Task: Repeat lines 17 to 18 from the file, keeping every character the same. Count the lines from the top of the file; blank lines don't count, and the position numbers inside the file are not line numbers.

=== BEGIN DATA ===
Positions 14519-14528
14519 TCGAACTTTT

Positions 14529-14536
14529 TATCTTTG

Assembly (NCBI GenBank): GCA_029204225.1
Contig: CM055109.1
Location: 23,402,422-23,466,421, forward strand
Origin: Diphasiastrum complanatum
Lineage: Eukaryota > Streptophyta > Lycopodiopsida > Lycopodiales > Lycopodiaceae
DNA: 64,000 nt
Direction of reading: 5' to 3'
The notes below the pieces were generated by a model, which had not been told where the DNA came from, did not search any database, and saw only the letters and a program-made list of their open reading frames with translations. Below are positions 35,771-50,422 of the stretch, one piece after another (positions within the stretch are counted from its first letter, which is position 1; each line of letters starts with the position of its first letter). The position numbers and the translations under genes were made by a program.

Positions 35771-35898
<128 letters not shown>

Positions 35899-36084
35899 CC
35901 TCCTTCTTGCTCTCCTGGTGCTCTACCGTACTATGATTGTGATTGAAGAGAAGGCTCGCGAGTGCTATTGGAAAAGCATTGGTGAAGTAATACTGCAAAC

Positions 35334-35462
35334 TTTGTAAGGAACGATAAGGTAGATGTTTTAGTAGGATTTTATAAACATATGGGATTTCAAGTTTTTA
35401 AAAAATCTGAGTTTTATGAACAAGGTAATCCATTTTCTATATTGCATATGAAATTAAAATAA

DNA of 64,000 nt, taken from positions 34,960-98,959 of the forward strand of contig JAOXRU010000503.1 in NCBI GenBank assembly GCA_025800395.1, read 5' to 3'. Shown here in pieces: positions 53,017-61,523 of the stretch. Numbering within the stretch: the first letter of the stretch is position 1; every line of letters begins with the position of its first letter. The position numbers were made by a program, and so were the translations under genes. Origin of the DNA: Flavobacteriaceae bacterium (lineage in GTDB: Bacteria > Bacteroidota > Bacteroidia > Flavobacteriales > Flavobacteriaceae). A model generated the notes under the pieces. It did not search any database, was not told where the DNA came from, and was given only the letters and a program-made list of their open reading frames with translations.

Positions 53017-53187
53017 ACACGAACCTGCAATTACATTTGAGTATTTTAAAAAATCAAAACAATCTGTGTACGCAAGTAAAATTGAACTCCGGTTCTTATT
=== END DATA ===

35901 TCCTTCTTGCTCTCCTGGTGCTCTACCGTACTATGATTGTGATTGAAGAGAAGGCTCGCGAGTGCTATTGGAAAAGCATTGGTGAAGTAATACTGCAAAC

Positions 35334-35462